Mobile Payments: Convenience at a Cost?

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Smartphones are getting even smarter, and may soon replace your wallet. But be careful: Paying with your phone comes with some risks.

Once, swiping a piece of plastic through a slot to pay for something was a technological marvel. Now, the same thing is becoming possible with a wave of your phone. For some, this is exciting – for others, perhaps, a bit unnerving. With good reason: In at least some ways, the laws and policies that protect our money and credit aren’t keeping up with technology.

In the video below, Money Talks News founder Stacy Johnson talks about the growing popularity – and risks – of mobile payments. Check it out, and then read on to learn how the mobile magic works, along with concerns raised by a Consumers Union report released this month.

How mobile payments work

The phrase “mobile payment” is an umbrella term, and includes more than the newest fad of waving or tapping to pay, which is variously called “contactless payment,” “tap and go,” and “near field communication” among other things.

But the current risk of mobile payments has not so much to do with how you pay – the engineers obviously make considerations for protecting the privacy of your data and transactions and fight hacking attempts – but more to do with the funding source.

Mobile payment accounts can be linked to any number of possible payment sources: credit card, debit card, prepaid card, gift card, bank account, or directly through your phone bill. Each offers different policies and protection for fraud and mistaken or disputed charges.

Expected to launch this fall, Google Wallet service is expected to popularize the “tap and go” payment for Android phone users. It’s going to be linkable to MasterCard credit cards through Citibank, Google prepaid cards, and gift cards.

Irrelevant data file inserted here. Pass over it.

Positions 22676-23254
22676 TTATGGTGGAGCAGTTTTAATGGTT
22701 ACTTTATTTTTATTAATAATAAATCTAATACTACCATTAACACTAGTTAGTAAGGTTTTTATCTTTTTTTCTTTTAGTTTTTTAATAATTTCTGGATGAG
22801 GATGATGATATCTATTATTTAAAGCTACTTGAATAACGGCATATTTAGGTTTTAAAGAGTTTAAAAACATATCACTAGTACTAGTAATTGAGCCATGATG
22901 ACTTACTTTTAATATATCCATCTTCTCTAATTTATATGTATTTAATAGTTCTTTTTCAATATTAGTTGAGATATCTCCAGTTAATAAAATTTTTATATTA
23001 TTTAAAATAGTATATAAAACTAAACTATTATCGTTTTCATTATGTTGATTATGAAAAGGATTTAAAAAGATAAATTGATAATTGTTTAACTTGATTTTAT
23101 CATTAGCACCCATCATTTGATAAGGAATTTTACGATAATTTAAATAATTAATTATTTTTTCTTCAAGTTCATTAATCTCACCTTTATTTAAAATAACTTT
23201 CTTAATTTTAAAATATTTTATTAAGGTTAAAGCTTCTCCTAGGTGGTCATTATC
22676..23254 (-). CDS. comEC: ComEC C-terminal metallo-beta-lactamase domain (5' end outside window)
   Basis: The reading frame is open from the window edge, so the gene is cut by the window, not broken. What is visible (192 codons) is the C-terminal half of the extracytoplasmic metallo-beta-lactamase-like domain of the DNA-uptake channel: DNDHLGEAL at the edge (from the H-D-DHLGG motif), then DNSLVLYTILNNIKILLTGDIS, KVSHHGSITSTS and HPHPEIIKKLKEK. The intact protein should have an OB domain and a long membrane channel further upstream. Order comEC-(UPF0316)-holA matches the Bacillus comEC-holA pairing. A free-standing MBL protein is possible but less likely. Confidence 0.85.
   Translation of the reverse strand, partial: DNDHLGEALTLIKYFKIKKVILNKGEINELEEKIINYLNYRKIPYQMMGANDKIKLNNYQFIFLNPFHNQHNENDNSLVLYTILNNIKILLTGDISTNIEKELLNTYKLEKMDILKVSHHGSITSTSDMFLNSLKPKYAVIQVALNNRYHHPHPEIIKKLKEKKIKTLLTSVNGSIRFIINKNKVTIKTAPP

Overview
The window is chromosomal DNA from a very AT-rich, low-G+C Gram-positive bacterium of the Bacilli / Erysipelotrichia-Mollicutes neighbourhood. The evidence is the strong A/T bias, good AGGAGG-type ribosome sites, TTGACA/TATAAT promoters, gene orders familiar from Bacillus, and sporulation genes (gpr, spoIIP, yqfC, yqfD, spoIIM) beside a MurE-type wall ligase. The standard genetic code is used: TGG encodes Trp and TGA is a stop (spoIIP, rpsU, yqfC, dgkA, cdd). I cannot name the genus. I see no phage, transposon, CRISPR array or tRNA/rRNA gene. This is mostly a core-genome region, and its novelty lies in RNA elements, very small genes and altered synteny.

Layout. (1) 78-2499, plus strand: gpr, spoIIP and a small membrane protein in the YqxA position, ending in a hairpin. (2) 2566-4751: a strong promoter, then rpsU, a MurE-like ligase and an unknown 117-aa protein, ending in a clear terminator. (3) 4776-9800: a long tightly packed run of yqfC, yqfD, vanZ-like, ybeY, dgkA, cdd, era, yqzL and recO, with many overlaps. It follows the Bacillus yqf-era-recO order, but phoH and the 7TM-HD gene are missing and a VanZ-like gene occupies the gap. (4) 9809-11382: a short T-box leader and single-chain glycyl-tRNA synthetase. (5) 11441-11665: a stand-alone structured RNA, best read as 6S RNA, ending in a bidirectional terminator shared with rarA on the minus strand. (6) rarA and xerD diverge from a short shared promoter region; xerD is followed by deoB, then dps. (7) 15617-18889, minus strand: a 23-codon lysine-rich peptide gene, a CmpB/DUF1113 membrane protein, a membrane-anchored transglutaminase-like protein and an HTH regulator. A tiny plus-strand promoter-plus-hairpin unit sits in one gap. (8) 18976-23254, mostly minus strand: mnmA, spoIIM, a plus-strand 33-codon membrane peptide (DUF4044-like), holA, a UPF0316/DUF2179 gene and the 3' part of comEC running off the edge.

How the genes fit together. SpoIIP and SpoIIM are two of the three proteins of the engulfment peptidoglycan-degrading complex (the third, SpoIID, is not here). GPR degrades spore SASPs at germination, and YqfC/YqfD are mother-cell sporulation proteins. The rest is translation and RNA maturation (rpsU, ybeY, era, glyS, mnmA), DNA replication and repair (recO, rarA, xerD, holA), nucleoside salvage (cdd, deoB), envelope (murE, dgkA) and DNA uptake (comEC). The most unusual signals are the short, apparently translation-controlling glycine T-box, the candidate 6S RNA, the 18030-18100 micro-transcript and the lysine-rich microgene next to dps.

Here’s how each payment type works:

Credit cards. According to the Consumers Union report, mobile payments linked to credit cards offer the best protections:

  • $50 max liability for unauthorized charges resulting from a lost or stolen card, “which in mobile payments can include the phone itself, a chip in the phone or a sticker on the phone.”
  • $0 liability if the erroneous or fraudulent charge is reported inside 60 days
  • Chargeback (payment cancellation) rights for faulty or undelivered goods and services

Debit cards/bank accounts. These are the second-best source to link mobile accounts to but are significantly inferior to credit cards:

  • $50 max liability for unauthorized charges only if the card is reported missing within two business days.
  • Liability greater than $500 for reports later than that.
  • $0 liability for unauthorized charges reported within 60 days that are not a result of a lost/missing phone.
  • No ability to dispute charges, but unauthorized transactions can be credited within 10 business days.

Prepaid and gift cards. These have few protections, if any. Because there’s no law requiring protections, they’re based on what the providers choose to offer:

  • Potential liability limited to full balance.
  • Protections are based on card’s contract, which can usually be altered at the company’s whim and are often poorly understood by customer service reps, making recovery a hassle.
  • While Visa and MasterCard have “zero liability” policies for prepaid cards, the Consumers Union report points out there are significant loopholes, including limits on how often you can report unauthorized charges and not protecting ATM or pin transactions.

Direct phone billing. Protections against unauthorized charges made directly to your phone bill vary widely depending upon your service provider and the state you’re in:

  • According to the Consumers Union report, currently only California residents have chargeback rights for unauthorized or disputed charges.
  • The major carriers suggest do-it-yourself protections and vary on time frames for disputing charges.
  • Verizon offers a BillBlock protection service to help prevent unauthorized charges, available freely on request, and allows disputes within 180 days
  • AT&T also blocks third-party charges or “cramming” upon request and allows disputes within 100 days
  • Sprint adopted stronger unauthorized payment standards after a settlement with the Florida Attorney General cost the company $800,000, but doesn’t seem to list its policy or offer guidance online, and allows disputes within 60 days

While Consumers Union is fighting for credit card-like protections for all mobile payments, if you’re going to be an earlier adopter of mobile payments, use a credit card when paying by phone. If you don’t have one, tie it to a debit card or your bank account.

Stacy Johnson

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